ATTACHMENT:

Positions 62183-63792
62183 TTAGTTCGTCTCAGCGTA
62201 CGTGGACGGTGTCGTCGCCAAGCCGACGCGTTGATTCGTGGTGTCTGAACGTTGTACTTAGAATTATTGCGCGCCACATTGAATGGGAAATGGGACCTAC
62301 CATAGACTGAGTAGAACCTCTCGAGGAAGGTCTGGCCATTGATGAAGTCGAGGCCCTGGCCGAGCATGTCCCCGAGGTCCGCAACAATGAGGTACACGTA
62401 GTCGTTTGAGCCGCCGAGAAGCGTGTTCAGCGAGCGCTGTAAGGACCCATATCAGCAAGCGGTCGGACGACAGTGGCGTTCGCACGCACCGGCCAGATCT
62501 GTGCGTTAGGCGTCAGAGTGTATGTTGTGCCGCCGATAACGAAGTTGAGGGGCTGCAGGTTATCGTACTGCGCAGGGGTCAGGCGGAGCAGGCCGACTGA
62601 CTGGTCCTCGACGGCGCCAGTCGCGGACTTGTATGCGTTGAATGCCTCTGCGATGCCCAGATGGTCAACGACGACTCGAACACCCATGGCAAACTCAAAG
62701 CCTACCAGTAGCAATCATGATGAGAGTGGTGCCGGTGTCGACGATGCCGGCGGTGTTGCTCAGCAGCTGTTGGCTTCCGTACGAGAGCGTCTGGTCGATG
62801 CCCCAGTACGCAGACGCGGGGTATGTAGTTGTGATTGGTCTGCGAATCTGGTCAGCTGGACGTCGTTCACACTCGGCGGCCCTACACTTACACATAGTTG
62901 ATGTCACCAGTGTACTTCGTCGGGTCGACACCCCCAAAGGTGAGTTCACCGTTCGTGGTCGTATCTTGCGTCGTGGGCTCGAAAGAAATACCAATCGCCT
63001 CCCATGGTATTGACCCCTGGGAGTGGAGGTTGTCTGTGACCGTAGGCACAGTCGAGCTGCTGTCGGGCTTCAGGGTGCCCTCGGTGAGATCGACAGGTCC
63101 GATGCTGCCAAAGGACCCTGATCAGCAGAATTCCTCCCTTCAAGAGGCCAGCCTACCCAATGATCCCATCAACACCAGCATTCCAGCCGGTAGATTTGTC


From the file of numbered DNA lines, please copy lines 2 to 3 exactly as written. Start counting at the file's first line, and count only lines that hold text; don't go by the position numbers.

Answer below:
62183 TTAGTTCGTCTCAGCGTA
62201 CGTGGACGGTGTCGTCGCCAAGCCGACGCGTTGATTCGTGGTGTCTGAACGTTGTACTTAGAATTATTGCGCGCCACATTGAATGGGAAATGGGACCTAC